Hillary Clinton said Tuesday she opposes any formal agreement with Iran in hopes of stopping the sectarian violence in neighboring Iraq.
The possibility of such a deal with the rogue nation surfaced after the militant group the Islamic State in Iraq and Syria (ISIS) last week surged through northern Iraq, taking Mosul and Tikrit. The Al Qaeda offshoot group then advanced toward the capital city of Baghdad over the weekend, overtaking government forces along the way.
“I’m not in favor of any formal agreements with Iran at this time,” Clinton, a former secretary of State and potential 2016 presidential candidate, told Fox News on Tuesday.
Iran’s Shiite regime is a close ally of Iraq Prime Minister Nouri al-Maliki and his Shiite-led government. At the same time, the United States has a shared interest in stopping the ISIS fighters in Iraq, where U.S. troops fought and died for roughly eight years to overthrow the regime of then-President Saddam Hussein.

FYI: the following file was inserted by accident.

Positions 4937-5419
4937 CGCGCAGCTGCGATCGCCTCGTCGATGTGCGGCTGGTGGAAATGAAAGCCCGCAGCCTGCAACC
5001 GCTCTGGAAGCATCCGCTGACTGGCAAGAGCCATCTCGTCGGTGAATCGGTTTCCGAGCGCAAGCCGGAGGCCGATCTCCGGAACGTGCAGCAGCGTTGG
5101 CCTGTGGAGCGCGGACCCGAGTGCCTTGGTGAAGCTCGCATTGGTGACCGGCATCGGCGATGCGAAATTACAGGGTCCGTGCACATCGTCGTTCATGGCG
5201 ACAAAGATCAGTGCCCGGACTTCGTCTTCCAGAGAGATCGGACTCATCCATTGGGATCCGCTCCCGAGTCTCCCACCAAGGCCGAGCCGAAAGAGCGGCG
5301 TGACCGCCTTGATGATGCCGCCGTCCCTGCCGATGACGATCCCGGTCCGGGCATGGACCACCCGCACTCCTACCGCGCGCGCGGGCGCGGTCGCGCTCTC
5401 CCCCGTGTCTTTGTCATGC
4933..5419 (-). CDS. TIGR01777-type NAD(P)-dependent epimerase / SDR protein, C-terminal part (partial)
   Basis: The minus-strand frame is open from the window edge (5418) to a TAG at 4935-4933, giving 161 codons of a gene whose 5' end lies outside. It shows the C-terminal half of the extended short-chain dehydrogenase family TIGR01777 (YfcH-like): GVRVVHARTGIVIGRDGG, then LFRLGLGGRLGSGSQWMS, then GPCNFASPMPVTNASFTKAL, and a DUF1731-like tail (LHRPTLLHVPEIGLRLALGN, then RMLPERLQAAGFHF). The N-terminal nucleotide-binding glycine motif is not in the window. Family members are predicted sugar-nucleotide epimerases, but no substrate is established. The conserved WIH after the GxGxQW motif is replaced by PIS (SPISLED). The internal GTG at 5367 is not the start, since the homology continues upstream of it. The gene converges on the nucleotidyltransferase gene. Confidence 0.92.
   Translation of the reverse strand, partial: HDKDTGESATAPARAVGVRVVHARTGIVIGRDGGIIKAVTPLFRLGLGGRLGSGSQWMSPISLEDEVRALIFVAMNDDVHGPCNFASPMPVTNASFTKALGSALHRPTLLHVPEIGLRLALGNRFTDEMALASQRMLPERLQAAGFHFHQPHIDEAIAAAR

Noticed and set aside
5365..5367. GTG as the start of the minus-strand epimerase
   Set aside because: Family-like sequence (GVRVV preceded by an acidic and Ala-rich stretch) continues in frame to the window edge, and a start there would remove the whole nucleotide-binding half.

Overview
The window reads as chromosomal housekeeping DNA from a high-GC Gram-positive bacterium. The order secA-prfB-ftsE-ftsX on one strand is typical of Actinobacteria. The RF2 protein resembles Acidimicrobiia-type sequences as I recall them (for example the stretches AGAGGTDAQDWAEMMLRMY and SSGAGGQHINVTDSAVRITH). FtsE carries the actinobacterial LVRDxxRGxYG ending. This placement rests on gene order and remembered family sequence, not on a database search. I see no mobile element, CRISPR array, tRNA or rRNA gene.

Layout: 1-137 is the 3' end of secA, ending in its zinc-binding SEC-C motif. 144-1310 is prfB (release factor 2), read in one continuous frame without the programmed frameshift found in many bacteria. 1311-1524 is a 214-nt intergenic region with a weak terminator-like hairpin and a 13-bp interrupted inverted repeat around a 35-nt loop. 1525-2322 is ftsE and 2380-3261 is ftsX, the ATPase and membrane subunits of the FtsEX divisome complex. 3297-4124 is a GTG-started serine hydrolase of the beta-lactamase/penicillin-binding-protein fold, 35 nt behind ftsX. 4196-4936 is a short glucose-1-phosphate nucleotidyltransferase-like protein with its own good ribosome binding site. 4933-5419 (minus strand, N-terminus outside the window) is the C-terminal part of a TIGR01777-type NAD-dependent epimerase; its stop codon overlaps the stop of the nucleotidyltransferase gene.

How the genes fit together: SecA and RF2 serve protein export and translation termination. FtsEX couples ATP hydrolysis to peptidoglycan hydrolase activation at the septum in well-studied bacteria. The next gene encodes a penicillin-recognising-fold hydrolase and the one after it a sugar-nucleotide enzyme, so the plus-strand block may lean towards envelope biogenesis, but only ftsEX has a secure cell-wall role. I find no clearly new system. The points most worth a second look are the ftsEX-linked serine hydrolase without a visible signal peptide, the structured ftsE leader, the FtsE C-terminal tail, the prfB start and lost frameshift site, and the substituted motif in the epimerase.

ISIS fighters have reportedly killed hundreds of Shiites in their run across Iraq.
Clinton suggested the United States try to “persuade or basically bargain” with al-Maliki to get him to run a more inclusive government.
However, she put little faith in him.
“If I were Iraqi, I would be thinking hard about -- Do I want Maliki to continue to be prime minister?” said Clinton during an interview with Fox’s Bret Baier and Greta Van Susteren.
“He has failed as leader, purged the military, rearranged the government, gone after Sunnis. That is (a) recipe for continuing instability.”
Clinton also suggested that al-Maliki would not leave easily.
Secretary of State John Kerry on Monday raised the possibility of a deal when he told Yahoo News that the administration was discussing the idea.
In addition, the State Department has said Deputy Secretary William Burns talked briefly on the sidelines of nuclear talks in Vienna about the situation. However, the Pentagon said Monday the Defense Department has no active plan to work with Iran in Iraq.